Lev-Wiesel R, Chen R, Daphna-Tekoah S, Hod M: Past traumatic events: Are they a risk factor for high-risk pregnancy, delivery complications, and postpartum posttraumatic symptoms?. Journal of Womens Health. 2009, 18: 119-125. 10.1089/jwh.2008.0774.
Stramrood C, Wessel I, Doornbos B, Aarnoudse J, van den Berg P, Schultz WW, van Pampus M: Posttraumatic stress disorder following pre-eclampsia and PPROM; A prospective study with 15 months follow-up. J Psychosom Obstet Gynecol. 2010, 31: 96-96.
Baecke M, Spaanderman ME, van der Werf SP: Cognitive function after pre-eclampsia: an explorative study. J Psychosom Obstet Gynaecol. 2009, 30 (1): 58-64. 10.1080/01674820802546212.
Engelhard IM, van Rij M, Boullart I, Ekhart TH, Spaanderman ME, van den Hout MA, Peeters LL: Posttraumatic stress disorder after pre-eclampsia: An exploratory study. Gen Hosp Psychiatry. 2002, 24 (4): 260-264. 10.1016/S0163-8343(02)00189-5.
Adewuya AO, Ologun YA, Ibigbami OS: Post-traumatic stress disorder after childbirth in Nigerian women: prevalence and risk factors. BJOG. 2006, 113 (3): 284-288. 10.1111/j.1471-0528.2006.00861.x.
Sorenson DS, Tschetter L: Prevalence of negative birth perception, disaffirmation, perinatal trauma symptoms, and depression among postpartum women. Perspect Psychiatr Care. 2010, 46 (1): 14-25. 10.1111/j.1744-6163.2009.00234.x.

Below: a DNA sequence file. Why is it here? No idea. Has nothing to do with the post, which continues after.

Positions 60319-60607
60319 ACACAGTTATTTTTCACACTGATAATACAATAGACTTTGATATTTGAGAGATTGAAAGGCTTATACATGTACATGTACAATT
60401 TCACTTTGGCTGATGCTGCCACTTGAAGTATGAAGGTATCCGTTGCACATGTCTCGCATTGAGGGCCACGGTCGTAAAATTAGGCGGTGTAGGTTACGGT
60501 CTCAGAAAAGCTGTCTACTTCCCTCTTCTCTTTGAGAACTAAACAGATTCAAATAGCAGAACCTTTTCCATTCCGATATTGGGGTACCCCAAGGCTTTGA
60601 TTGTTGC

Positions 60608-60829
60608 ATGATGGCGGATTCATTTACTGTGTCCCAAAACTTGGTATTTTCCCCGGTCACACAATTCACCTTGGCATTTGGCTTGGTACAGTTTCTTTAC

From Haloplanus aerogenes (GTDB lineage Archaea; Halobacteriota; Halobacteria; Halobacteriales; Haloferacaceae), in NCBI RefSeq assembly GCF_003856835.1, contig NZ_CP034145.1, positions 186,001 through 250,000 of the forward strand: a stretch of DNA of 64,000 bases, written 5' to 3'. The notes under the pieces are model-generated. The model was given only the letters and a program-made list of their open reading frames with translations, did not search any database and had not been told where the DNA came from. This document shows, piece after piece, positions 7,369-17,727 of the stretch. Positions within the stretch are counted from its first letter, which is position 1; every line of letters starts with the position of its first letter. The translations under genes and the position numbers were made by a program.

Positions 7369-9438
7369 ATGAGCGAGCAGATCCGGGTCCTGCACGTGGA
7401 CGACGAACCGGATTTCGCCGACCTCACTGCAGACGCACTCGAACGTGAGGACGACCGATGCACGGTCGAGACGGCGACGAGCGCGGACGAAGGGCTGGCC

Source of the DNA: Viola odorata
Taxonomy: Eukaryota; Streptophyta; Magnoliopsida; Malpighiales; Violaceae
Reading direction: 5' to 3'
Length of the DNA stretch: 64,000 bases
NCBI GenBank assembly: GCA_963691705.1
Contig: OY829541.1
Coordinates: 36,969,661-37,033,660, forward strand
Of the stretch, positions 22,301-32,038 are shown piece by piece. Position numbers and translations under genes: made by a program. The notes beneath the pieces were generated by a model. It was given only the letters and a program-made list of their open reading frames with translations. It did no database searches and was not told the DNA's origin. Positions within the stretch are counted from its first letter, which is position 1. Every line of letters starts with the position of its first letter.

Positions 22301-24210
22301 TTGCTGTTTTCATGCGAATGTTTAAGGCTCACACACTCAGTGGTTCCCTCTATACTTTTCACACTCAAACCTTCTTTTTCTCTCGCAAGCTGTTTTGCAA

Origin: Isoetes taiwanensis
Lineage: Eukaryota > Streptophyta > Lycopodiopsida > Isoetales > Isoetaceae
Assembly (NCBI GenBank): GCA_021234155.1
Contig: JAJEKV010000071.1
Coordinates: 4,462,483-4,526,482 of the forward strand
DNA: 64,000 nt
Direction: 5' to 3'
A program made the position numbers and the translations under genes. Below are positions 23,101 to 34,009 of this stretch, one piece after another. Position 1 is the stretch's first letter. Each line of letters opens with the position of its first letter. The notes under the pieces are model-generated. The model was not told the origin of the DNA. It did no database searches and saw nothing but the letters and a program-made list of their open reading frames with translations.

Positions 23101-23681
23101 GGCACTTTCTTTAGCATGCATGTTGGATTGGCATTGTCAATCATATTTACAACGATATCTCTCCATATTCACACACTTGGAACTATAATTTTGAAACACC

Stramrood CAI, Paarlberg KM, In't Veld EMJH, Berger LWAR, Vingerhoets AJJM, Schultz WCMW, Van Pampus MG: Posttraumatic stress following childbirth in homelike- and hospital settings. J Psychosom Obstet Gynecol. 2011, 32 (2): 88-97. 10.3109/0167482X.2011.569801.
American College of Obstetricians and Gynecologists (ACOG): Diagnosis and management of preeclampsia and eclampsia. ACOG practice bulletin. Number 33. Int J Gynaecol Obstet. 2002, 77 (1): 67-75.
Creedy DK, Shochet IM, Horsfall J: Childbirth and the development of acute trauma symptoms: Incidence and contributing factors. Birth-Issues in Perinatal Care. 2000, 27 (2): 104-111. 10.1046/j.1523-536x.2000.00104.x.
Sheehan DV, Lecrubier Y, Sheehan KH, Amorim P, Janavs J, Weiller E, Hergueta T, Baker R, Dunbar GC: The Mini-International Neuropsychiatric Interview (MINI): The development and validation of a structured diagnostic psychiatric interview for DSM-IV and ICD-10. J Clin Psychiatry. 1998, 59: 22-33.
Foa EB, Riggs DS, Dancu CV, Rothbaum BO: Reliability and validity of a brief Instrument for assessing post-traumatic stress disorder. J Trauma Stress. 1993, 6 (4): 459-473. 10.1002/jts.2490060405.
Davidson JRT, Book SW, Colket JT, Tupler LA, Roth S, David D, Hertzberg M, Mellman T, Beckham JC, Smith RD, et al: Assessment of a new self-rating scale for posttraumatic stress disorder. Psychol Med. 1997, 27 (1): 153-160. 10.1017/S0033291796004229.
Hovens JE, Bramsen I, van der Ploeg HM: Self-rating Inventory for Posttraumatic Stress Disorder: Review of the psychometric properties of a new brief Dutch screening instrument. Percept Motor Skill. 2002, 94 (3): 996-1008. 10.2466/pms.2002.94.3.996.
Hovens JE, van der Ploeg HM, Bramsen I, Reuling IE: Test-retest reliability of the self-rating inventory for posttraumatic stress disorder. Psychol Rep. 2000, 87 (3 Pt 1): 735-737.
Wijma K, xOOF desquist J, Wijma B: Posttraumatic stress disorder after childbirth: a cross sectional study. J Anxiety Disord. 1997, 11 (6): 587-597. 10.1016/S0887-6185(97)00041-8.
Horowitz M, Wilner N, Alvarez W: Impact of event scale - measure of subject stress. Psychosom Med. 1979, 41 (3): 209-218.
Sorenson DS: Post-traumatic stress disorder inventory. Brookings. 2000, SD: South Dakota State University (unpublished)